Themes and Meanings

(Comprehensive Guide to Short Stories, Critical Edition)

“Battle Royal” was first published as a short story in Horizon in 1947 under the title “Invisible Man.” It later became the first chapter of Ralph Ellison’s only novel, Invisible Man (1952), whose title comes from a phrase at the beginning of the story: “But first I had to discover that I am an invisible man!” “Battle Royal” provides a fascinating window into the creative forces that produced Invisible Man, which is recognized as one of the great American novels of our time, as well as a masterwork of the burgeoning black literature movement of the second half of the twentieth century. Grandfather episodes provide the thematic motor that drives much of the novel, which is a study of a naïve young man who is wounded by racism but unsure how to respond. He wants to be a good member of his family and community but fails to understand the poisonous effect that southern race relations have on even such simple acts as delivering a harmless graduation speech. The story makes clear just what the narrator will face in his maturity.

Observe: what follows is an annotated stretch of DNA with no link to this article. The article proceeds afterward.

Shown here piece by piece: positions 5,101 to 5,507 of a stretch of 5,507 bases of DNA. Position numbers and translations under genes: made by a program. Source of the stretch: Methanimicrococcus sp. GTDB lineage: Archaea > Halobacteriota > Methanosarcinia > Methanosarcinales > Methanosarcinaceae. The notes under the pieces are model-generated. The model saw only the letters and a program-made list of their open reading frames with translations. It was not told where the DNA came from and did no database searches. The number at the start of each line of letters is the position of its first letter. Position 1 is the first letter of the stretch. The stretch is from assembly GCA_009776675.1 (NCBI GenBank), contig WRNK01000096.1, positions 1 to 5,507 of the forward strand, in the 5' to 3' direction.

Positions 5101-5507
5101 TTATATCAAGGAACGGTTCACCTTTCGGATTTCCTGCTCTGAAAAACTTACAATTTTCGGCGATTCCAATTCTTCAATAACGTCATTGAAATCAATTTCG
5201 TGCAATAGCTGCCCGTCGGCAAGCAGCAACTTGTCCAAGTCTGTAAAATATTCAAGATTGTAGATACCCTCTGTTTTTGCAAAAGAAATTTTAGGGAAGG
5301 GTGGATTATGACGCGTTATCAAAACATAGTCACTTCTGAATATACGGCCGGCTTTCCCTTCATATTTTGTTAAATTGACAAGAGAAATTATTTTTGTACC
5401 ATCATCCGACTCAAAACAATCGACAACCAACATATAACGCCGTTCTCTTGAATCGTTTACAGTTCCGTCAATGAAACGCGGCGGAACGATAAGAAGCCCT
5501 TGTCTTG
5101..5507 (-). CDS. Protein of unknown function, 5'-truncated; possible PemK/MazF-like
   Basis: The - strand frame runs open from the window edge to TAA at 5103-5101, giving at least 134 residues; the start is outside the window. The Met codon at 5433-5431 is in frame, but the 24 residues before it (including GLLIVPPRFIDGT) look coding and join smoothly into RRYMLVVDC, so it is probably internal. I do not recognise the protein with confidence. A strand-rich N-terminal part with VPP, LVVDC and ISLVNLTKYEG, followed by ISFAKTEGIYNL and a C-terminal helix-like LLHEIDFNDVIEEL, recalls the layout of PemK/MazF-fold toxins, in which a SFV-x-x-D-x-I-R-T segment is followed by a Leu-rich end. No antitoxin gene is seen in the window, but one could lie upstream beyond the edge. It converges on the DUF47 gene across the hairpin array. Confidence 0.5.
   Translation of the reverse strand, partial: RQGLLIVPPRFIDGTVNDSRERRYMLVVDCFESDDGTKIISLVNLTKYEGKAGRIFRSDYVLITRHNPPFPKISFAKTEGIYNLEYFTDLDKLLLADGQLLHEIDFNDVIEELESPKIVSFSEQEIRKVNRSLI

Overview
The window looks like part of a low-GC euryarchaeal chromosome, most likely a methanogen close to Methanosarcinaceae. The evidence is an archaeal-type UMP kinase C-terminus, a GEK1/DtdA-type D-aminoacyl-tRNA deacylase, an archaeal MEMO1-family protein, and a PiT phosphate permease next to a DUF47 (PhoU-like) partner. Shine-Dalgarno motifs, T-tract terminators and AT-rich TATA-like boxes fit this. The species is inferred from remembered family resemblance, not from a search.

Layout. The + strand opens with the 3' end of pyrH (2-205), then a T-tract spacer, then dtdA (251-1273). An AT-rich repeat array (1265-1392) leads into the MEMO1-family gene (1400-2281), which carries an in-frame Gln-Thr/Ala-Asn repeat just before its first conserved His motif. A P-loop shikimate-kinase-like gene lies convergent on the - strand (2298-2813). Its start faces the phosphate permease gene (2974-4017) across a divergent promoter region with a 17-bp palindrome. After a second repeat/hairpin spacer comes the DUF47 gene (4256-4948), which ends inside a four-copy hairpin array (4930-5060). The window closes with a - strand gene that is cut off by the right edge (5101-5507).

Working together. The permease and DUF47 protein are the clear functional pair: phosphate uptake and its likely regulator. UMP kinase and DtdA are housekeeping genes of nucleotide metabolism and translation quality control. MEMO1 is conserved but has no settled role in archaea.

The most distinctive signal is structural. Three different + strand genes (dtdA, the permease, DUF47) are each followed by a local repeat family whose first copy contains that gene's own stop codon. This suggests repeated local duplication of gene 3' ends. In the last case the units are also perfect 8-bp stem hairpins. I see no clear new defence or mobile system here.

The battle royal episode itself introduces many of the themes with which the narrator deals later in his life in the novel. These include social Darwinism, which metaphorically encourages individuals to fight to the finish in order to receive rewards; the ways in which the black community’s strongest and wiliest members take advantage of their fellows, refusing to cooperate against the common white enemy just as Tatlock refuses to fake defeat; the corrupting influence of prizes and praise on the narrator himself; and the need for the white establishment to maintain symbolic as well as literal power over the black community. If Invisible Man defines many African American responses to racism and politics, “Battle Royal” provides a capsule version of the thematic crux of the larger work, how to respond to the cruelty of racism while retaining one’s decency and humanity.

Ellison involves the reader so deeply in the experiences of his narrator that one shares both his pain and his confusion and uncertainty. The innocence and decency of the narrator, who is simply trying to do the right thing, are so effectively conveyed that readers of all races and cultures can understand the special problems that he faces.